Published: 2021-08-18 10:09
Last Updated: 2023-06-03 11:22
The World Health Organization announced that a second infection with the Ebola virus is suspected in people who had contact with nine people who are under supervision after one case was detected amongst them.
"Regarding the numbers, there are two cases, one of which has been confirmed, which is a young woman, and there is a suspected infection," WHO spokesman Tarik Yasarevich said in a statement in Geneva on Tuesday. He added, "There are currently nine people in contact with the young woman who have been identified."
The first case of Ebola hemorrhagic fever was discovered Saturday in the economic capital, Abidjan, in an 18-year-old Guinean citizen who arrived in Ivory Coast on August 11 from the city of Labe in northern Guinea, on a journey that covered more than 1,500 kilometers by road.
The patient is currently undergoing treatment in a hospital in Abidjan, while a campaign to vaccinate health workers against the Ebola virus began on Monday.
Agence France-Presse reported that residents of an area in Abidjan where the young Guinean woman lived were vaccinated on Tuesday.
"We know that the patient stayed here before going to the hospital, so everyone around her had to be vaccinated," said Ivory Coast Minister of Health Pierre Demba.
He added that he expected "the number of people who had contact with her to reach two thousand in the coming days" of those who traveled with her and who were in contact with these travelers.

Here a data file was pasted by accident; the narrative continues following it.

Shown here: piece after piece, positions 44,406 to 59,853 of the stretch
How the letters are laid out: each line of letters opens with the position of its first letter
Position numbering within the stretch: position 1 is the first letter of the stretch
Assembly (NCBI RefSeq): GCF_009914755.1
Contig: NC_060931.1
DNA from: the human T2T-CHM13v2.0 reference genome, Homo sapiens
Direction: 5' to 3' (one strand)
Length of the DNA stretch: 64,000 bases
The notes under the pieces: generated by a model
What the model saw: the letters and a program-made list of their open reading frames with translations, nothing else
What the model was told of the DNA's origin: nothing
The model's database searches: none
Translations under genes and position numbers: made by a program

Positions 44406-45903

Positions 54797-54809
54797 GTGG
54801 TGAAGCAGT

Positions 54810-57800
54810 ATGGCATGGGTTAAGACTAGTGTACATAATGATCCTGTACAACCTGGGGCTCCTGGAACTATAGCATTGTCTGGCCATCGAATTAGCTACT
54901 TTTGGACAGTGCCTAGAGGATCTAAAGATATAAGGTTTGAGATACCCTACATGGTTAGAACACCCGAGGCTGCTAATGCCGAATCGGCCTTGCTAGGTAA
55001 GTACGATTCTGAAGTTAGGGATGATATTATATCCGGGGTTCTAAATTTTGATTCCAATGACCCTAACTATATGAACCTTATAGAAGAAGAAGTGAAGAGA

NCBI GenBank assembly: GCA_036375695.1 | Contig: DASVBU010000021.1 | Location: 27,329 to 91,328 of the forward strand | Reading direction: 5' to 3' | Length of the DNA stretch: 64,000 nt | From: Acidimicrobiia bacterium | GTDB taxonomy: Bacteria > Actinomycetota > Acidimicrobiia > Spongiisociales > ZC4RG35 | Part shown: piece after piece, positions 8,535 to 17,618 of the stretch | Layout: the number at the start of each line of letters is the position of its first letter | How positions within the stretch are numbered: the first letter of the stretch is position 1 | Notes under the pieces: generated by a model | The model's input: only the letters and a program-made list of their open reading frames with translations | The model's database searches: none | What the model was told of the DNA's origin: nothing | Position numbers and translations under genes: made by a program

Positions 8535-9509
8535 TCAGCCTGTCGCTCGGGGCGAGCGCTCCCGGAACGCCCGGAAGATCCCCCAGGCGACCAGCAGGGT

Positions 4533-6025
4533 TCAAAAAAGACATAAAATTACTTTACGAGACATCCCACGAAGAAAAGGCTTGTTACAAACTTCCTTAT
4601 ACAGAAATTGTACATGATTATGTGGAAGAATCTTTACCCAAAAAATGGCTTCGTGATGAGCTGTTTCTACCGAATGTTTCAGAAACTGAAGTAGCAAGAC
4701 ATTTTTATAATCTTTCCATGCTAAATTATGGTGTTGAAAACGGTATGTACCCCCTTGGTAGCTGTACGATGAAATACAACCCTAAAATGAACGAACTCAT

The search continues for those who had contact with this young woman in her area of origin in Guinea.
"Currently, all her family members are with us in an isolation center and we are continuing investigations to identify those in contact with the authorities," noting that the authorities "do not know whether the young woman was infected with the virus in Labeh or during her trip to Ivory Coast through the Guinean forests," the director of health in Labeh, Doctor Mamadou Hadi Diallo, told AFP. in Nzerekwe.
The Ebola epidemic spread from the forests of Guinea in 2021 as well as between 2013 and 2016 in West Africa, killing more than 11,300 people, most of them in Guinea (2,500 deaths), Liberia and Sierra Leone, three of the poorest countries in the world.
In fact, the WHO says the toll is higher.
The organization confirmed that it was "greatly concerned that the infection was recorded in Abidjan, a city with a population of more than four million people, two months after declaring the end of the epidemic in Guinea in 2021."